Apple car or not, the way we drive is going to change radically

Rumours that Apple is working on an 'iCar' is a clear sign that the industry is undergoing seismic change, says John Stepek. And the opportunities for investors have only just begun.


Is Apple working on its own version of Tesla's high-status car?

Is Apple working on an iCar?

It's the big question on every tech journalist's lips right now.

And investors should care too.

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Not because it matters whether Apple makes a car or not it really doesn't.

But it points to just how massive a transformation the transport business is about to go through and we're still only very near the beginning.

Is Apple building the car of the future? Maybe not but someone is

Just to be clear, the big story here is not that one tech company is suing another. This kind of stuff happens all the time.

The big story is that it all adds to the buzz going around that Apple is working on something really exciting to do with cars.

Theories are flying about all over the place. Apple has apparently been hiring lots of people from carmakers recently. "The creation of a top secret research lab," led by the lead developer of the iPod and iPhone also "points to efforts that could lead to an Apple car," says the FT.

But maybe it's not a car. Maybe it's just software for a car given that cars are all going to be connected to the internet in the future, Apple would have a big interest in that. And maybe it's not even that. Maybe it's battery technology. After all, Apple has a big interest in solar.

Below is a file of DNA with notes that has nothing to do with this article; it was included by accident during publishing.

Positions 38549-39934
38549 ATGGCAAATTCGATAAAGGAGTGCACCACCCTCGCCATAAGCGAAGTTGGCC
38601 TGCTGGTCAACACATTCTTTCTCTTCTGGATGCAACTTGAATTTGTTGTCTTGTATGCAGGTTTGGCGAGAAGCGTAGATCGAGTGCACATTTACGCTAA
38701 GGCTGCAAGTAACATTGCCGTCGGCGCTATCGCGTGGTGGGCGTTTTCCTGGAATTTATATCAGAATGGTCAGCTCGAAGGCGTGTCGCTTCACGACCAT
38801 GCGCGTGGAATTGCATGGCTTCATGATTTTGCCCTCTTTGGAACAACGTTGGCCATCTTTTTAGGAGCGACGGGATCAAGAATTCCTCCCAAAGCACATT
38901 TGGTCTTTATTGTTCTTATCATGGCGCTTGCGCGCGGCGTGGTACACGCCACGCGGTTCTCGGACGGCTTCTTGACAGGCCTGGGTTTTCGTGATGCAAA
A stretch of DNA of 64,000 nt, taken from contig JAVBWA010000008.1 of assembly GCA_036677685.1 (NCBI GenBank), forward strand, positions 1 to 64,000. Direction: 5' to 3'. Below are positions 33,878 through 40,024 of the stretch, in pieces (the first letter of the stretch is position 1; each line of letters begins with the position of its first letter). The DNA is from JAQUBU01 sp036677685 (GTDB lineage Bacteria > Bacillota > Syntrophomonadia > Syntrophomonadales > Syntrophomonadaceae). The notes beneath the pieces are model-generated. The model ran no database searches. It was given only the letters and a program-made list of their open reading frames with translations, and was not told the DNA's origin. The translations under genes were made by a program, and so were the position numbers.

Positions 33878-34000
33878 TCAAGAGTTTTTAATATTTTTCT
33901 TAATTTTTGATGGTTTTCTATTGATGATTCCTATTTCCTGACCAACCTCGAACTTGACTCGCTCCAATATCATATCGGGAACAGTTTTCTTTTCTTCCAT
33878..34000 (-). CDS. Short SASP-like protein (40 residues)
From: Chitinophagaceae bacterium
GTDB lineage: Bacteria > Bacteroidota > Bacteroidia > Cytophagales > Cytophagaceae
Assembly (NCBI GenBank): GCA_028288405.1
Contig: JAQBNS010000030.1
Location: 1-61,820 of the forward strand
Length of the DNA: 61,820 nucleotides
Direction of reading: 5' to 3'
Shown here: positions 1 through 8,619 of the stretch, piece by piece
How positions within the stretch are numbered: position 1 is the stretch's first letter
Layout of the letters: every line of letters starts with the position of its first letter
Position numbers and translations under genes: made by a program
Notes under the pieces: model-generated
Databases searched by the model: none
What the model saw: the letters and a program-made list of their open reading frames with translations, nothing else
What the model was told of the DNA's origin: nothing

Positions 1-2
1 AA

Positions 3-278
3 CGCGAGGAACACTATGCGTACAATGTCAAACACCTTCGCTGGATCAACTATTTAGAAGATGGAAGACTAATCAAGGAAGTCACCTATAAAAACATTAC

At the end of the day, it doesn't matter. I like Apple products as much as the next person with a mild interest in useful and entertaining gadgets. (I defected to Android when I last switched phones but I'll be changing back as soon as I can I just don't find it as intuitive although please do argue the relative merits out among yourselves in the comments below.)

But the reason this should interest investors is because it shows just how much the car industry is being transformed by the tech industry right now. And this evolution is really only just beginning.

The dominant players in the car industry are going to change

Electric cars exist, obviously. They are niche and there remain big obstacles to wider adoption, but a Tesla is a status symbol. You've never been able to say that about an electric car before.

Self-driving cars exist. Again, there are big obstacles to their adoption. Driving around a sunny, barely-populated state in the US is a million miles away from slogging through London traffic, or navigating Glasgow in carwash-like levels of rain. But these things are real, and they work.

On top of that, you've got the likes of Uber. Again, fraught with regulatory issues (and the ethics of some of the companies leave a lot to be desired too). But these are getting people used to the idea of using smartphones and networks to summon lifts to wherever they want to go.